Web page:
February 17, 2014

Resolutions for 2014

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As we go through 2014, every month has a number of holidays, each of which applies to at least some of us. So it occurred to me that I could use holidays as inspiration for articles leading up to the greatest secular holiday of the year: Oct. 2, 2014! The way I see it, we all will be celebrating starting the day after ICD-10 goes into effect.

I’m ignoring the fact that it probably won’t be right until sometime in 2015, but hey, the day after it’s official simply must provide some cause for celebration, don’t you think?

January has the Western New Year on Jan. 1 and the Chinese New Year on Jan. 31. And a great tradition many of us practice around this time is the making of resolutions. Officially, they are promises we make to ourselves to do something differently in the next 12 months:

  1.  I’m going to lose weight.
  2. I’m going to be more tolerant.
  3. I’m going to show my love for my spouse/partner/significant other.
  4. I’m going to buy an electric car.
  5. I’m going to cut animal fat from my diet.
  6. Etc.

But resolutions have a way of fighting our best intentions, and in December we are thinking:

  1. I gained weight. I must resolve to lose it in 2015.
  2. I still hate my cousin Bruno. I must be more tolerant in 2015.
  3. I mean, I love my spouse, but I guess I didn’t show it much. I’ll need to do that in 2015.
  4. Have you seen the prices on electric cars? Maybe next year…
  5. I cut out ALL animal fat except beef, pork, chicken, turkey, and seafood. No more veal and lamb for me.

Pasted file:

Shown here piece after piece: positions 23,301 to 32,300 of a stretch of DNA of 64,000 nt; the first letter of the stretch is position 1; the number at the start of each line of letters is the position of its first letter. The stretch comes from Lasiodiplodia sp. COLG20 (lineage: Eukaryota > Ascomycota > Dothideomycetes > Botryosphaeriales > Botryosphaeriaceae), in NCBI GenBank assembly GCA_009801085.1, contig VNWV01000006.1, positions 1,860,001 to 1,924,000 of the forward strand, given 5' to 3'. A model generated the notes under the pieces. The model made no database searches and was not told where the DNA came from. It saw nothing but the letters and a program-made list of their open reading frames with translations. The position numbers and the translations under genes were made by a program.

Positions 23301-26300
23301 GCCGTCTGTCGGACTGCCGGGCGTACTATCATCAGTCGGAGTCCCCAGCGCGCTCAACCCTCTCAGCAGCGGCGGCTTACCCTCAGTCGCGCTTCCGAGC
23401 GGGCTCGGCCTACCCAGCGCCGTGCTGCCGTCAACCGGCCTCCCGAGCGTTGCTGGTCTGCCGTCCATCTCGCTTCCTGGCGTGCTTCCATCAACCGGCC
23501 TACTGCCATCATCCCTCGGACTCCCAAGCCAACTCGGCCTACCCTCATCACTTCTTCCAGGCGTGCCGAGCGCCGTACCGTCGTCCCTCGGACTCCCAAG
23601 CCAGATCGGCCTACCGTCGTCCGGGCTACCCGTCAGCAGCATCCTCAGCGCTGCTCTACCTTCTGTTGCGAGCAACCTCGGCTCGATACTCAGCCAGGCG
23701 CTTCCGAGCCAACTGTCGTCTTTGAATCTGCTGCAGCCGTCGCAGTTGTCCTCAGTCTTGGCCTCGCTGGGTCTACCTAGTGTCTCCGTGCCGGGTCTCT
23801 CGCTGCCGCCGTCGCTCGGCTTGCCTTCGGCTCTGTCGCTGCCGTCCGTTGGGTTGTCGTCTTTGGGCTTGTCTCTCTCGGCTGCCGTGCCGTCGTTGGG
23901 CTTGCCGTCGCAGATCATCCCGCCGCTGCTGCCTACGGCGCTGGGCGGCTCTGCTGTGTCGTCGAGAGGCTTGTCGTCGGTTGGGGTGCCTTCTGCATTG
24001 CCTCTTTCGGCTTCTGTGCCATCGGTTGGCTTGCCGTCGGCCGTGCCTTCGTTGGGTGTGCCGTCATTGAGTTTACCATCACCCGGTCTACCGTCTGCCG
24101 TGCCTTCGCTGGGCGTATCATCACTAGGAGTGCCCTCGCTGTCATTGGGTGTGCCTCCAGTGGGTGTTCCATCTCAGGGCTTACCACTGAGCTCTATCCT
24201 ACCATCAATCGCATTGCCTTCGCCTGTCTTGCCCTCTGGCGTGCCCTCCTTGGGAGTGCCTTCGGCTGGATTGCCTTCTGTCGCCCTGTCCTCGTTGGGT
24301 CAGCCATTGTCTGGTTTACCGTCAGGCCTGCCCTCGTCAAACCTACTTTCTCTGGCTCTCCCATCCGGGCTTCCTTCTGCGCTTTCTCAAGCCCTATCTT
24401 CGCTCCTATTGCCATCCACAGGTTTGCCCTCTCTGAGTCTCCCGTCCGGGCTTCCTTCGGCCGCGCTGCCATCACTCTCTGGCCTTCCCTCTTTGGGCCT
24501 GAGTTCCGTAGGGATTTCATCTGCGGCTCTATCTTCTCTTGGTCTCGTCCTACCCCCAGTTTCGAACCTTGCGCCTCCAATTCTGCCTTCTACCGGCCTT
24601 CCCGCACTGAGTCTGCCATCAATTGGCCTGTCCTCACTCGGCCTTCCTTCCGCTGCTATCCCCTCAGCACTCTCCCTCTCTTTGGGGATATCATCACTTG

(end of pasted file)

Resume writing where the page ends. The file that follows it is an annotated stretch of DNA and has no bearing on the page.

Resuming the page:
6. Etc.

The whole “resolution cycle” (not to be confused with my Harley) consists of:

  1. Make a pledge.
  2. Fail at it.
  3. Promise to make a new pledge.

And that brings us – more or less – to ICD-10 preparations. Oh yes, a good number of you are thinking, quite smugly, that all of your preparations are good, maybe even complete, and life is perfect. Guess what: it isn’t. No matter what you’ve done to prepare, you aren’t ever really prepared. That’s why I had to qualify Oct. 2 as a holiday. Yes, the celebrations can commence that day, but we all probably need to think of it as a working holiday – we’ll be working on that day and our ICD-10 systems probably won’t.

Am I arguing against making resolutions? No. Am I suggesting that no one will be ready for ICD-10? No (well, maybe). But that just means we have three things we must do over the next nine months:

Step 1: Do the best we possibly can to be ready for ICD-10.

Step 2: Check the results. If they are adverse, go to Step 3. Otherwise, go to Step 4.

Step 3: Go to Step 1.

Step 4: Celebrate in whatever manner your traditions dictate.

Eventually, you’ll come to an iteration where Step 3 no longer is required, and that’s when you’ll be done. Just don’t expect it before Oct. 1.

About the Author

Billy K. Richburg, M.S., FHFMA is HFMA-Certified in Accounting and Finance, Patient Accounting and Managed Care. Bill graduated from the U. of Alaska, Anchorage and earned his M.S. in Health Care Administration from Trinity University, San Antonio, TX. Over a career spanning more than 40 years, Bill has held positions including CEO, COO, CFO, and CIO in hospitals ranging from 75 beds to over 300 beds, and in home health agencies, DME stores, and a home infusion company. Bill is a Board Member of the Lone Star Chapter, HFMA, and is Director of Government Programs for the Revenue Cycle Technologies business segment of MedAssets, Inc. His office is in Plano, Texas.

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Billy Richburg, M.S., FHFMA

Billy K. Richburg, MS, FHFMA is HFMA-Certified in Accounting and Finance, Patient Accounting and Managed Care. Bill graduated from the University of Alaska, Anchorage and earned his MS in Health Care Administration from Trinity University, San Antonio, Tex. Over a career spanning more than 40 years, Bill has held positions including CEO, COO, CFO, and CIO in hospitals ranging from 75 beds to over 300 beds, and in home health agencies, DME stores, and a home infusion company. Bill is a Board Member of the Lone Star Chapter, HFMA, and is Senior Director of Government Programs for the Revenue Cycle Technologies business segment of MedAssets, Inc. His office is in Plano, Texas.